This is a book which looks as if it was designed to be read by younger readers - it's colorful setting, short chapters, switching points of narration will satisfy those with short attention spans, who require their story to be told quickly, engagingly, and not too demanding. I think all swearwords used in the book can be counted on the fingers of one hand; its language is very mellow and mild on obscenities. For a novel set during World War 2, it is a surprisingly tame book - murder and death cannot be escaped, but is downplayed as much as possible. One horrible instance of violence - which could have very well changed a character's perception on things - occurs essentially off screen, lowering possible impact it could have had on said character. This is World War 2, PG-13.

All The Light We Cannot See is a carefully crafted and constructed book, which for me remains its greatest flaw - I could never stop seeing the author's own hand behind the scenes, which made characters act out events in certain way, obviously planned well ahead. It's a fantasy world populated with unreal people, who engage in a fantasy war - and is bound to appeal to hundreds of readers, because this is what they want and appreciate. Popular for one season or two, but unlikely to be remembered in a decade or more.
Profile Image for Chrissie.
2,734 reviews1,469 followers
July 25, 2015
Why write a review if I am such an atypical reader?

I will keep this brief since I feel most readers will not react as I have, but isn’t it important that all views are voiced?

All readers must agree that the flipping back and forth between different time periods makes this book more confusing. I believe it must be said loudly and clearly that the current fascination with multiple threads and time shifts is only acceptable when they add something to the story, when employment of such improves the story. In this book they do not improve the story. Perhaps jumping from one scene to another can increase suspense, but must one also flip back and forth in time? In addition, more and more books are made for audios, and this is not helpful when you cannot flip back to see where you are. Finally, time switches unnecessarily lengthen the novel.

Secondly, be aware when you choose this book that the book is not only about WW2 but also a diamond that some of the characters, quite a few in fact, believe has magical powers. Those who possess the stone will not die, but people around that person will come to misfortune. This is all stated in one of the very first chapters; it is not a spoiler. This aspect of the book turns the story into a mystery novel. Where is the gem? Who has it? The result is that you have a heavy dose of fantasy woven into a book of historical fiction. I have trouble with both fantasy and mystery novels. Maybe you love them. (I would have preferred that the diamond was woven into the story as one of the objects stolen by the Nazis.)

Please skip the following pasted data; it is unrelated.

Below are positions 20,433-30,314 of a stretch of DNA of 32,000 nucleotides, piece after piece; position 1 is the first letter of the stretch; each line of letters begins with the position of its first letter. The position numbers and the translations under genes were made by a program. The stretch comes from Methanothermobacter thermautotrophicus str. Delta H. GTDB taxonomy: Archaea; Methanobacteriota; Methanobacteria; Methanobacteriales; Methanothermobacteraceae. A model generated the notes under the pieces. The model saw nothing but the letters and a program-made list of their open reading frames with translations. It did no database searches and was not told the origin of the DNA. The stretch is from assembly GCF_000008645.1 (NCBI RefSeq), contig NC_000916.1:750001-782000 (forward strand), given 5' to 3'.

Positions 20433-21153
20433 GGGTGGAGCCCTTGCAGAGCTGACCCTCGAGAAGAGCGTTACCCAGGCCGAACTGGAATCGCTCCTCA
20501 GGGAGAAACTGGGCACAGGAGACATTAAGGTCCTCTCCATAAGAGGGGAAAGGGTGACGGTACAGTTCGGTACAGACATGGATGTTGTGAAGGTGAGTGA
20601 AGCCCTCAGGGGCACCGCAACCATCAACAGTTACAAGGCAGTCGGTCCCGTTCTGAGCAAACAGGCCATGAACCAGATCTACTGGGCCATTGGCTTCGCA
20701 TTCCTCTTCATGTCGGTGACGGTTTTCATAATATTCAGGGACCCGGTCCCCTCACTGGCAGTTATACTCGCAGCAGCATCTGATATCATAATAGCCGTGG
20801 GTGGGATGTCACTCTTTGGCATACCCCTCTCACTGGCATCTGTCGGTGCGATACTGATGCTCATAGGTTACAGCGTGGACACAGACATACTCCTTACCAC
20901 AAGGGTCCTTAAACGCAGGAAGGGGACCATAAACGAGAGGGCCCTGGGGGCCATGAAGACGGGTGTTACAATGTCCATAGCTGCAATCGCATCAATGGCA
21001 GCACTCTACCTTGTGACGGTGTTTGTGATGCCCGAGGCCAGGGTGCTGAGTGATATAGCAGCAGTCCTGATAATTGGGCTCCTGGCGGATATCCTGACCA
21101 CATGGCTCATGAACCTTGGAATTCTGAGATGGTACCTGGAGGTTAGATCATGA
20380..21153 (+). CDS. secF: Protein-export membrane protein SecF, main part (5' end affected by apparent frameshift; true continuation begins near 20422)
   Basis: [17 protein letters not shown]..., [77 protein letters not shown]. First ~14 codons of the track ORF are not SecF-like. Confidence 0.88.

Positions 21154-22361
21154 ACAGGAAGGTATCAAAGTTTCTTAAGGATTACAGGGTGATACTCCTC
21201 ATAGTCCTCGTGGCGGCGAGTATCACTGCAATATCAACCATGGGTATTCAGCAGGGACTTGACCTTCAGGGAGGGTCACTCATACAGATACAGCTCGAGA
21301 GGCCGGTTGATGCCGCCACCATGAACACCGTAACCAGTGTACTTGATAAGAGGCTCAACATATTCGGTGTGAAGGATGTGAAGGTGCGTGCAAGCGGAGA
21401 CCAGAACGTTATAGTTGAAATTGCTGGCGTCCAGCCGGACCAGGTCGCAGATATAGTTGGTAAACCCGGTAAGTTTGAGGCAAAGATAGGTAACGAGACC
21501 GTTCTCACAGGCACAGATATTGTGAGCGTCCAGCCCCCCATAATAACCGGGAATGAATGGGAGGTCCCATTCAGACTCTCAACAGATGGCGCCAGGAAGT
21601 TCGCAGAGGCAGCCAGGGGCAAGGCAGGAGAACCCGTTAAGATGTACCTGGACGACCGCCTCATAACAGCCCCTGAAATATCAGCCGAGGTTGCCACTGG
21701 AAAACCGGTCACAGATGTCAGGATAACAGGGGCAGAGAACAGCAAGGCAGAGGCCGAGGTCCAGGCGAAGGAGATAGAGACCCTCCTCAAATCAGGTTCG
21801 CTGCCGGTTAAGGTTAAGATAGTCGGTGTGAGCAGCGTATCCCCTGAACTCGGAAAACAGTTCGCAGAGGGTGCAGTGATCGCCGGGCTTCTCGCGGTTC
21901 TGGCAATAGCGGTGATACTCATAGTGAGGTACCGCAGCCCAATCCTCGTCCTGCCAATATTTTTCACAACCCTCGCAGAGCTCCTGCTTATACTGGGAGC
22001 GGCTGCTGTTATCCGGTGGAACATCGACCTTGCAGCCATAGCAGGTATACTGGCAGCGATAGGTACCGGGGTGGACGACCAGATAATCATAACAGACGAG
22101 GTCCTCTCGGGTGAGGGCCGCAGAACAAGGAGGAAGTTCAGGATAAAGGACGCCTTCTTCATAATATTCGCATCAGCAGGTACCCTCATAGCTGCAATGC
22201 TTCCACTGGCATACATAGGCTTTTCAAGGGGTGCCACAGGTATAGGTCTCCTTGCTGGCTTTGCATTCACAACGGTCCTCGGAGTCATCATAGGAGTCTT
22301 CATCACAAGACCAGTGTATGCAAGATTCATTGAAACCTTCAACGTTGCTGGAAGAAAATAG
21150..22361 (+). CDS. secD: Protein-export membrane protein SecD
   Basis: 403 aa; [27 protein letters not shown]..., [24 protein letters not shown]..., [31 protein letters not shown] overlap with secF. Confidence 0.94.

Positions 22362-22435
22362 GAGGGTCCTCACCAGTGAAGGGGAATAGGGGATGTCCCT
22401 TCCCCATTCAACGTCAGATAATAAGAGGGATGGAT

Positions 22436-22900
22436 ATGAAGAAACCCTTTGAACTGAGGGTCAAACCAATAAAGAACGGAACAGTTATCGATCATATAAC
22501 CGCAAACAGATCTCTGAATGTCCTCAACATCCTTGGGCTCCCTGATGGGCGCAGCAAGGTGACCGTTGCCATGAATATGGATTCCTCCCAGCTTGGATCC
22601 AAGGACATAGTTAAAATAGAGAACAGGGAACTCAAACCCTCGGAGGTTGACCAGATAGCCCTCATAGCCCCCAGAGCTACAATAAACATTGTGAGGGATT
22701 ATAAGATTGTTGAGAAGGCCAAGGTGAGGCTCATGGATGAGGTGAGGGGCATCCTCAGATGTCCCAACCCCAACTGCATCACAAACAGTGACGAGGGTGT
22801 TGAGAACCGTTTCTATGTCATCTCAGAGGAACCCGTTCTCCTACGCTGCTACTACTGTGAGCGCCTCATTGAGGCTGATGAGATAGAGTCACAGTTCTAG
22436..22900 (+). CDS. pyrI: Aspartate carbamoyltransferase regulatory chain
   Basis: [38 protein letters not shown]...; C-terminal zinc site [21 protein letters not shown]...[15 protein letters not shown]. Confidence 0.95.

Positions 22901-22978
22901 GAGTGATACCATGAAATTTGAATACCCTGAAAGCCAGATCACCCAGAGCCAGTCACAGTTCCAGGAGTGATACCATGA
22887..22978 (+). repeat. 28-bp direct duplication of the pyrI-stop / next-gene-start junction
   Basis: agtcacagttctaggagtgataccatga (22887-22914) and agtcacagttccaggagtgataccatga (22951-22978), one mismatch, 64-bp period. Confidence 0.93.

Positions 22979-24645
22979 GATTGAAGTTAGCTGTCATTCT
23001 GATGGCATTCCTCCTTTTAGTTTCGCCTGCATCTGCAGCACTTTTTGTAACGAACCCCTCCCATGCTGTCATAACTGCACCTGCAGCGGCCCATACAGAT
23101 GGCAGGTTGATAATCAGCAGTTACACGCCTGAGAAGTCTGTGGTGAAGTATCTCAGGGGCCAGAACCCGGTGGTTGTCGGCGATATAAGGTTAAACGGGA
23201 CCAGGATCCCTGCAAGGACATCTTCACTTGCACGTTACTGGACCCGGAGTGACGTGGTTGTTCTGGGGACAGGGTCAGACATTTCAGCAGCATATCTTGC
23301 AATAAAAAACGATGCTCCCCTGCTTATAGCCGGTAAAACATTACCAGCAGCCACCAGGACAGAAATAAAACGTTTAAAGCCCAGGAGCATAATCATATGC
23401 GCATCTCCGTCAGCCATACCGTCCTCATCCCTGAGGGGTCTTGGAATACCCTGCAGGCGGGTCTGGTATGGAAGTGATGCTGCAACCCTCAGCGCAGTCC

Let's look at how the book portrays WW2. It is set primarily in Brittany, France, and Germany and a little bit in Russia and Vienna. Its primary focus is about what warfare does to people, not the leaders, but normal people. I liked that you saw into the heads and felt the emotions of both Germans and French. Some of the Germans are evil but you also come to understand how living in those times shaped you. To stand up against the Nazi regime was almost impossible. There are some who try. These events are gripping. You also get the feel of life in Brittany versus Paris. They are not the same. I enjoyed the feel of the air, the wind in my face and the salty tang on my lips in St. Malo. I do wonder to what extent my appreciation of Brittany as a place is more due to my own time there or the author's writing. Am I remembering my own experiences, or am I seeing it from the words of the author? I am unsure about this.

In any case, I was very disturbed by the blend of fantasy with gripping WW2 events.

The events of WW2 are those portrayed in every book. If you have read about WW2 in numerous other books of fiction or non-fiction you will not get much new. Rape by Russians felt like the author had to include this simply so it could be to be togged off his checklist. I do think the book moves the reader on an emotional level. You get terribly angry and shocked, and this is achieved through the author's writing, his excellent prose.

And this is what saves the book – its prose. The descriptions of things and places, the particular grip of a hand, movement of a body and what characters say. Very good writing. Beautiful writing. Sometimes you laugh, sometimes you feel that wind on your skin or the touch of a shell against your fingertips or smile at the oh so recognizable words of a child. Children often see far more than adults, but they also talk in a clear, simple manner. What they say is to the point - could that diamond be thrown away? Of course not. As remarked by one of the French children, "Who is going to chuck into the Seine a stone worth several Eiffel Towers?" Even if the gem has dangerous powers!

People love reading about kids and one of them here is blind. Who wouldn't be moved by such!

The narration by Zach Appelman didn't add much, but neither did it terribly detract from the story. I appreciated how he read some lines with a beat, a rhythm which matched the cadence of the author's words. Pauses were well placed. French pronunciation was lacking.

Oh my, once I got going I told you what I felt. I believe this book will be popular, and many will like it, but it was just OK for me.
Profile Image for Jim Fonseca.
1,084 reviews6,999 followers
March 7, 2017
This is a great book. Its very high ratings (4.3; half of the ratings are "5's") renews my faith that GR ratings count for something. With almost 50,000 reviews on GR I don’t feel there is a lot for me to add but here’s a brief summary of the plot and I’ll give a few examples of the great literary writing.